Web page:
Impacted by low libido? Aleeya Hachem, Sexologist in conversation with Jess Milroy, Naturopath

Impacted by low libido? Aleeya Hachem, Sexologist in conversation with Jess Milroy, Naturopath

AH: In your clinical practice, what are the most common contributors to low libido?
JM: I would say the biggest one I see is hormonal imbalances, but not just thinking about the typical sex hormones like estrogen and progesterone, but also looking at things like thyroid hormones. Vitamin D actually functions as a hormone and is a building block for our other sex hormones and thyroid hormones so having a look at those first is key.

AH: Over the last two years with Covid, do you find there has been a trend in low libido recently?
JM: Huge! I would say around 80% of my patients are having libido issues at the moment. This leads me to the second biggest contributor which is stress. And that’s because when our nervous system is stressed and going into the fight/flight mode, there are 3 main parts of our body that take a back seat: digestion, rest, and reproductive function. When you are under stress, the rest, digestion and reproductive side of the nervous system tend to get forgotten by the body and that is why we have way less of a sex drive.

Another contributor to low libido is our gut being sluggish. This could be a contributing factor to hormonal imbalances because when we don’t move our bowels properly, we actually start to reabsorb hormones such as excess estrogen back into the body. Also, just the feeling of nausea and bloating is not conducive of wanting to have sex.

AH: Do you notice a difference in vulva owners vs penis owners, or do you find that those factors affect everyone?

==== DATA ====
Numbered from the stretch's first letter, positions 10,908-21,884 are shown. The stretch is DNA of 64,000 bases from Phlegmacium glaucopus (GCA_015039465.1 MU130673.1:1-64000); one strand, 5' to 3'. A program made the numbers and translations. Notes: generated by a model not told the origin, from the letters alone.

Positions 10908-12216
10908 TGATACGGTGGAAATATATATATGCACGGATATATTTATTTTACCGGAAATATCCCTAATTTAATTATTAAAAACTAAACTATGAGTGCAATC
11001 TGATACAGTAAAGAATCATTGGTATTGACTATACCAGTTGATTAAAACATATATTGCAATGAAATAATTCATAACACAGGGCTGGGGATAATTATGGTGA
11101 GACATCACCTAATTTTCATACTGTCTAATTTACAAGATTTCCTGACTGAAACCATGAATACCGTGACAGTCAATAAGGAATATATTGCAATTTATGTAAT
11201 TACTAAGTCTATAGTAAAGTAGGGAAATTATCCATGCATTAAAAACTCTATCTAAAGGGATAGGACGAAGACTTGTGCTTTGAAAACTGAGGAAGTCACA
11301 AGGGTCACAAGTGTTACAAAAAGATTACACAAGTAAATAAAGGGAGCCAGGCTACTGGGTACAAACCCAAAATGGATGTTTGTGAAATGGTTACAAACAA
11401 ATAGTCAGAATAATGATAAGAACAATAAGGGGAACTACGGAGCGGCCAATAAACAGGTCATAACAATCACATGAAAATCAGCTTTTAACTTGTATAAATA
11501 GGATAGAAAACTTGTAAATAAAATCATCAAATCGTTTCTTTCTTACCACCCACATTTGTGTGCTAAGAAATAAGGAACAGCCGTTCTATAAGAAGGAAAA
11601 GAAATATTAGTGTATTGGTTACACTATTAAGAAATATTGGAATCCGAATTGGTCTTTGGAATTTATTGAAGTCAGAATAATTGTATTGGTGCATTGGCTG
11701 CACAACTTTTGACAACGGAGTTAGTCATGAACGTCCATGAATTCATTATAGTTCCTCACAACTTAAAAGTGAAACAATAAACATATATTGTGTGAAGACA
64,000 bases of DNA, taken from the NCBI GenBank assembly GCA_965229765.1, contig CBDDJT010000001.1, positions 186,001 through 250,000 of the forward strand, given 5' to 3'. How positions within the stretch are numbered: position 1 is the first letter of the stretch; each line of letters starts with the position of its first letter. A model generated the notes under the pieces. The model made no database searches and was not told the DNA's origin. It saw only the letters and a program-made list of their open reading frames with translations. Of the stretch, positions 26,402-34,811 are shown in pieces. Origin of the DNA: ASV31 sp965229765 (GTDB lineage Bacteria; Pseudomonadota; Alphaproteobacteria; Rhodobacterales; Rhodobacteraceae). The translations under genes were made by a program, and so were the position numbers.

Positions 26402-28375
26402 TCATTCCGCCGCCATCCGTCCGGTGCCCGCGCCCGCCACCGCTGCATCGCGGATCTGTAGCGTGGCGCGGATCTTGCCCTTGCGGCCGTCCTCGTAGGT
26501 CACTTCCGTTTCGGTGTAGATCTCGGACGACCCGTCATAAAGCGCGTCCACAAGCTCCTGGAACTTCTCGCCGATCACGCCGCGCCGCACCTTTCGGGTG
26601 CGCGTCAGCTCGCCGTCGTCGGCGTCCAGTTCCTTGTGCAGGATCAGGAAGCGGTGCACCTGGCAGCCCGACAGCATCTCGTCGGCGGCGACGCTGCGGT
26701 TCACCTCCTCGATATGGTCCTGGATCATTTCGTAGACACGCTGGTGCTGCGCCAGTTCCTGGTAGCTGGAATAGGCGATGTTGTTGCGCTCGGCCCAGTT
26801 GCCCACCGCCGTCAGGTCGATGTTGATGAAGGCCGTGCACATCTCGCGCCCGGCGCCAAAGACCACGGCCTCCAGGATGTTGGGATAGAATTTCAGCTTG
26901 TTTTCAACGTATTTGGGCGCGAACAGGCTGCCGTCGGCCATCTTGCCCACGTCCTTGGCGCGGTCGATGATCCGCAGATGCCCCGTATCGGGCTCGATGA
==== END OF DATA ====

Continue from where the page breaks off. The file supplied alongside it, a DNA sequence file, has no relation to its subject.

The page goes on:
JM: I would say these factors are pretty generalised. With vulva owners, the biggest contributors to low libido are reproductive and thyroid hormones. With penis owners it tends to be around the stress and fatigue side of things – so more nervous system related.

AH: In vulva owners, do you notice fluctuations with libido associated with the menstrual cycle? How about vaginal lubrication?
JM: Definitely. So, the times when our progesterone is at the highest tend to be when our libido is the lowest. Around ovulation is when the typical time to experience high libido because that’s when the body wants to procreate. Additionally, just before the onset of a period progesterone drops to bring on the period, allowing for another surge in sex drive. This is common in a lot of vulva owners. In regard to vaginal lubrication, when we follow that pattern of when estrogen is the dominant hormone, that is when we typically see extra lubrication. Some people will notice at certain times of the month that they feel drier and that is typically when progesterone is the dominant hormone again.